Baja Buccaneers

It is a safe assumption that regardless of a student’s interests, ECU can match a student organization or club to just about anyone.

Last year alone, the Student Organization Center oversaw more than 220 student groups, including pre-professional associations, club sports, faith-based organizations, social groups, service organizations, and honor societies. These groups represent the university at local, state, national, and international levels, and contribute to ECU’s reputation as a world-class institution.

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ECU Motorsports members (from left) James Mills, Jordan Best, and Brandon Williamson pose with their baja-class racer.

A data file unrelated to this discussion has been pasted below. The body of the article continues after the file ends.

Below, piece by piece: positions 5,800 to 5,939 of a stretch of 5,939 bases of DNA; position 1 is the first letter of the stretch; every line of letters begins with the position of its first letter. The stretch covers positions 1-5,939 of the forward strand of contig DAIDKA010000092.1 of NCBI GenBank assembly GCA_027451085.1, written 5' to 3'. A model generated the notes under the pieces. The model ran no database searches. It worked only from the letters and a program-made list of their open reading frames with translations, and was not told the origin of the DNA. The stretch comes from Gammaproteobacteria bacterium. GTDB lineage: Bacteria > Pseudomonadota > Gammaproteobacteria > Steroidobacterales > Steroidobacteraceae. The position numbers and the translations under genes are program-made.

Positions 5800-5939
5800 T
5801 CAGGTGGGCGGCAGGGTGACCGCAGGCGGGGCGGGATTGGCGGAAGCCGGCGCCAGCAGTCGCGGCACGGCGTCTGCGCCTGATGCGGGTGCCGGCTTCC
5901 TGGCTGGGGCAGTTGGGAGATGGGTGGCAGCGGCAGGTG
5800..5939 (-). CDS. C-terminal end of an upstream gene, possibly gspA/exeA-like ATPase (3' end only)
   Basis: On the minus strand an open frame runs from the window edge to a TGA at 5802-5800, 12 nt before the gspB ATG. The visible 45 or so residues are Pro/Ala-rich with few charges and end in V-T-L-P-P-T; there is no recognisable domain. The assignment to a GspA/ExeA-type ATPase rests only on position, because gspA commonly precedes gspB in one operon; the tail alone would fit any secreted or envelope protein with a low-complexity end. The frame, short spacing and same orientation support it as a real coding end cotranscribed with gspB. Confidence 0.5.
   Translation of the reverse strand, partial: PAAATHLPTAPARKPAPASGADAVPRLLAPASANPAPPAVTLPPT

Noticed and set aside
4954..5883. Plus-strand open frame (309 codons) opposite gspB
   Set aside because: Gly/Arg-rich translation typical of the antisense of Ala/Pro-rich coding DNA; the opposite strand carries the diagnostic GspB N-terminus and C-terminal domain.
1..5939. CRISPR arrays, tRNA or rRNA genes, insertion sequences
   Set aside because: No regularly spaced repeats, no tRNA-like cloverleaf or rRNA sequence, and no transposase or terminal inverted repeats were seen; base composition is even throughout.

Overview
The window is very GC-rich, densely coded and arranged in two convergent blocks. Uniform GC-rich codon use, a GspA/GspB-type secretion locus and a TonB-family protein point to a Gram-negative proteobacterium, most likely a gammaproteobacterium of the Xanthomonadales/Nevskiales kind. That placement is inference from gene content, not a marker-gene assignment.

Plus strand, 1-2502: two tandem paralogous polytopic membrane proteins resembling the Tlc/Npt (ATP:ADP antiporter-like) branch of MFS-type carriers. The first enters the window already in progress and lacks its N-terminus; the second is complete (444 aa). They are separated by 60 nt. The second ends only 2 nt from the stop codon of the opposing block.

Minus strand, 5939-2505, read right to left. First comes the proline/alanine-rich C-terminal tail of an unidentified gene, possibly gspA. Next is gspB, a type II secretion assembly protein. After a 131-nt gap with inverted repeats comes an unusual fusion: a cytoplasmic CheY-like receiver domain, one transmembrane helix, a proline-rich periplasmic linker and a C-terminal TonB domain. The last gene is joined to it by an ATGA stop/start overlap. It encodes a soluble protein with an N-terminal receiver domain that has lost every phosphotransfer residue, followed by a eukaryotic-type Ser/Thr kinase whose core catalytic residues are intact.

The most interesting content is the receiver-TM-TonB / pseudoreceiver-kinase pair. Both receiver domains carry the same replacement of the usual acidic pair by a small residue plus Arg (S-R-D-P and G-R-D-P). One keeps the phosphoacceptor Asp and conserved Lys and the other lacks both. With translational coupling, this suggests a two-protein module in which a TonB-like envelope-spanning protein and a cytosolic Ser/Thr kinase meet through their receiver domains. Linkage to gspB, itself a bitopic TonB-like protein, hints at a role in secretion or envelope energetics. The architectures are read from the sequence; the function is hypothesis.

Sophomore Jordan Best met his match last summer when members of the ECU chapter of the Society of Automotive Engineers introduced their club at student orientation. Best, a mechanical engineering major from Raleigh with a deep passion for all things automotive, signed up on the spot.

The Society of Automotive Engineers (SAE) is an international body that works to ensure that automotive industries will continue to have diverse, qualified candidates entering the workforce by promoting science and mathematics all over the world, especially on college campuses. It sponsors competitions each year that put classroom training into action by challenging students to design, build, and test the performance of a real vehicle in a competitive environment. These competitions draw more than 4,500 students from 500 universities on six continents.